“They needed a woman to handle some of the more sensitive matters for certain female victims.” She motioned gracefully down to the body but didn’t let her eyes follow the gesture. “They told me it was for the victims whose families requested it. The people who didn’t want a strange man touching their beloved daughters or wives. But the truth is that I get to handle the cases that the male examiners don’t want to bother with. Housemaids, mostly.” She looked down at the corpse now. “I’m not saying she’s a housemaid. But on the important cases there’s always a male examiner standing by. They don’t trust us to do our jobs, and that’s the problem. One little mistake on my part justifies all their biases against me. The good news is that the pressure has turned me into the best examiner in the building.” – from the ARC of City of Veils –
In the sequel to Finding Nouf (which I reviewed here), Zoe Ferraris once again gives readers a glimpse into Saudi Arabian society where women’s rights and freedoms are challenged, even when it comes to solving crimes against them. The novel opens with the partially clothed body of a woman on a beach. She has been brutally murdered and her identity is difficult to ascertain. Dubbed “Eve” by the police, her murder investigation falls on the desk of Detective Osama Ibrahim – a man who bucks the conservative attitudes toward woman in his job, but has difficulty accepting his wife’s modern views. Katya, one of the few female investigators in the coroner’s office, quickly becomes involved in the case. Her friendship with a desert guide named Nayir involves him in the murder investigation as well. As the story unfolds, it becomes apparent than any one of a number of people might have reason to murder the victim: a Koranic scholar with unpopular theories, a missing American whose wife is left to fend for herself in the paternalistic Saudi society, the brother of the victim who harbors barely contained anger towards his sister’s activities as a filmmaker, to name a few.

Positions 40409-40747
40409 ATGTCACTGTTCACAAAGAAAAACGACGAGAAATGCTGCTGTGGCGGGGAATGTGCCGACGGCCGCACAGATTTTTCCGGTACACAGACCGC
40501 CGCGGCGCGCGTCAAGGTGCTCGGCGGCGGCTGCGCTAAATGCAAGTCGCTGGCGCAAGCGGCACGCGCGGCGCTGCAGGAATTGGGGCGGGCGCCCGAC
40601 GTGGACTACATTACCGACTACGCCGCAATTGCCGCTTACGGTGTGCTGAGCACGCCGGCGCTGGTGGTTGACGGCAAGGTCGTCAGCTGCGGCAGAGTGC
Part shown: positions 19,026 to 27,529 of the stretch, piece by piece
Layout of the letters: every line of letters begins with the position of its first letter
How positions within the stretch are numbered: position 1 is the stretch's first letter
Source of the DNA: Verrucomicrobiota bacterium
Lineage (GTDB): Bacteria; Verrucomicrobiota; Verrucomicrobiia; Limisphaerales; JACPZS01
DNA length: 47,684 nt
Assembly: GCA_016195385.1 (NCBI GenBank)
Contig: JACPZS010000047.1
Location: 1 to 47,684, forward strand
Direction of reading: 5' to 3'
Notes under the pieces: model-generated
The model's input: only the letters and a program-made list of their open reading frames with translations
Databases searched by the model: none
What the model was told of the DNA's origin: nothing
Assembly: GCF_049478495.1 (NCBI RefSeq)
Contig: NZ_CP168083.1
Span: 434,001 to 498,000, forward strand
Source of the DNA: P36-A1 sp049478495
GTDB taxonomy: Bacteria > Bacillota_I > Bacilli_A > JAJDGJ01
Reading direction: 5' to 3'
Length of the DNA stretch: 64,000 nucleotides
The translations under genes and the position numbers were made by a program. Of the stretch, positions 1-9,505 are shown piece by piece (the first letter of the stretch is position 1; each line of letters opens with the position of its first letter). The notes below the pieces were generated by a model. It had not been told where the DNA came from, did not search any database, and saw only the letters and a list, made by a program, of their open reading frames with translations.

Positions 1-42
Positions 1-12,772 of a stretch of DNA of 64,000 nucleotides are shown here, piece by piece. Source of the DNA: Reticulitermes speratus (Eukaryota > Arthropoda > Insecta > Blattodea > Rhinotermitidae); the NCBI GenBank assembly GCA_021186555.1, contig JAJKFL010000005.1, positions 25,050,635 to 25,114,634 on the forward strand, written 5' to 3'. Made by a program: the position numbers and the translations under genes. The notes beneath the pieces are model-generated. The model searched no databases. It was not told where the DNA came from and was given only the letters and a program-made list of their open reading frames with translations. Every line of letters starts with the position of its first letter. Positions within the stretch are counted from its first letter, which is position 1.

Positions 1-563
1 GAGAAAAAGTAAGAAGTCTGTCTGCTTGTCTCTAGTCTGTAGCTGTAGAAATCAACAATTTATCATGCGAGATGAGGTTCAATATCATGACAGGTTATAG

Fast paced, gritty, and riveting, City of Veils is a thrilling ride. Ferraris has brought back familiar characters from her first novel and continues to develop them here. She writes in multiple viewpoints – a technique which allows the reader to understand each character’s motivations, strengths and weaknesses.
City of Veils revisits themes from Finding Nouf – women’s rights, the struggle between the modern and traditional cultures of Saudi Arabia, and male/female relationships in an evolving society where traditionally men wield all the power. Ferraris easily balances the mystery aspects of her book with the deeper issues of Arab culture.
I really loved this novel – in fact, I found it hard to stop reading once I got into the final 100 pages. Ferraris’s writing has grown since publication of Finding Nouf which results in a novel that fully captures a veiled society while dazzling the reader with a mystery that has many twists and turns before the killer is finally revealed. Readers who love a good mystery and want to learn more about Saudi culture will not want to miss City of Veils.
*FTC Disclosure: I received this book from the publisher for review on my blog.
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